Nigel Farage has ruled out standing down as leader of the UKIP party despite a bitter row over his future.
Mr Farage told the BBC’s Question Time he had a “phenomenal” level of support within the party.
Leaving just as the PM was addressing the UK’s relationship with the EU would be a “massive mistake”, he said.
It follows a row in which UKIP’s election campaign chief said Mr Farage had become “snarling” and “aggressive”. Two aides subsequently departed.
Mr Farage also addressed a row over £650,000in public funding available to UKIP under a scheme to help minor parties fund their MPs’ activities.
He said he would recommend the party accepted none of it because he did not want “UKIP to look like other parties, grubbing around after public money” reported BBC.
UKIP gained nearly four million votes in the election, but only one MP – Douglas Carswell in the Clacton constituency.
He predicted that Prime Minister David Cameron would bring forward the promised referendum on the UK’s membership of the European Union and said it would not be right for UKIP to spend three months on a leadership campaign.
“The level of support for me in the party is phenomenal and, frankly, to go through a leadership contest at a time when [David] Cameron says he’s renegotiating our relationship with the European Union would be a massive, massive mistake,” he said.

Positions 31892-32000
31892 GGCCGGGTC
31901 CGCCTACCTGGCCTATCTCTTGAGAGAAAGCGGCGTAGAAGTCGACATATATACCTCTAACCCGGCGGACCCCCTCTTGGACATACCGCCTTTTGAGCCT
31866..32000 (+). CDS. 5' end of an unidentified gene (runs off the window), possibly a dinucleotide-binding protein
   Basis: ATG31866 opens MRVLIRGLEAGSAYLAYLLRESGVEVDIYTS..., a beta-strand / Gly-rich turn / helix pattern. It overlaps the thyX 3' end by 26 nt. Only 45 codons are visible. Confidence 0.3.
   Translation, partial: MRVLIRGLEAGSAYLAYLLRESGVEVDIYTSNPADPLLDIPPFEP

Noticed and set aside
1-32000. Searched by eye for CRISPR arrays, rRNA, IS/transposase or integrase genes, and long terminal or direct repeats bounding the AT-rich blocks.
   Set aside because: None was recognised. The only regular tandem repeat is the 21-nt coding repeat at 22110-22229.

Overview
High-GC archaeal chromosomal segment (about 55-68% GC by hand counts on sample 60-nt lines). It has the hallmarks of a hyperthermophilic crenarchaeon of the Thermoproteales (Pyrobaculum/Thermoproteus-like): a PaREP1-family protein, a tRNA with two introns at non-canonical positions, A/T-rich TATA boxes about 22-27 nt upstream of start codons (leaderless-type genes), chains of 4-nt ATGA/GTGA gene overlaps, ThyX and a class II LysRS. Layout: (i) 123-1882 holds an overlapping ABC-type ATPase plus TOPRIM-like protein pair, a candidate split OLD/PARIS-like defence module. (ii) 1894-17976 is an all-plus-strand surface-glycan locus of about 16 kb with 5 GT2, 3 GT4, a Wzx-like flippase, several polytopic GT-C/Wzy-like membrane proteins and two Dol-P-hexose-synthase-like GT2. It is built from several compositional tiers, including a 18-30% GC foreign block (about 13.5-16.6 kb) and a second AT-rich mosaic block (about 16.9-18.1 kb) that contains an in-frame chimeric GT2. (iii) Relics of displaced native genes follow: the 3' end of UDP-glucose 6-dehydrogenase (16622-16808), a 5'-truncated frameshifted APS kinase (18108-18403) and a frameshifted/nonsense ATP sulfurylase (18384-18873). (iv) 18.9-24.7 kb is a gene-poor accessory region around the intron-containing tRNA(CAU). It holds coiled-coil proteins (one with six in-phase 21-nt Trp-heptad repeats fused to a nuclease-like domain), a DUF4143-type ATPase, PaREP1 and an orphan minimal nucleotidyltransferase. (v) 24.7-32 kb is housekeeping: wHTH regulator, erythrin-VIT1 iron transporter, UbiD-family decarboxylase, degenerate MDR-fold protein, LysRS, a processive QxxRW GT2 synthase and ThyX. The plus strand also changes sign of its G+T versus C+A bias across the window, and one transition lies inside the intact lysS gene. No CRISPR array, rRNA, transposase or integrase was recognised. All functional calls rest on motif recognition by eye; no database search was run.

And he said that although he was disappointed by Mr O’Flynn’s remarks, people were merely “letting off steam and… fighting personal wars” after a high-pressured election campaign.
Mr O’Flynn, who is also the party’s economic spokesman, later clarified that he wanted Mr Farage to remain leader, but the party confirmed the departures of secretary Matthew Richardson and chief of staff Raheem Kassam.
Several senior figures waded into the row, with deputy leader Suzanne Evans and donors Arron Banks and Richard Desmond declaring their support for Mr Farage.
Mr Farage stood down after failing to win the Kent seat of Thanet South, but was reinstated three days later when the party refused to accept his resignation.
This led to a divide at the top of the party which BBC political correspondent Robin Brant described as “very public and very nasty”.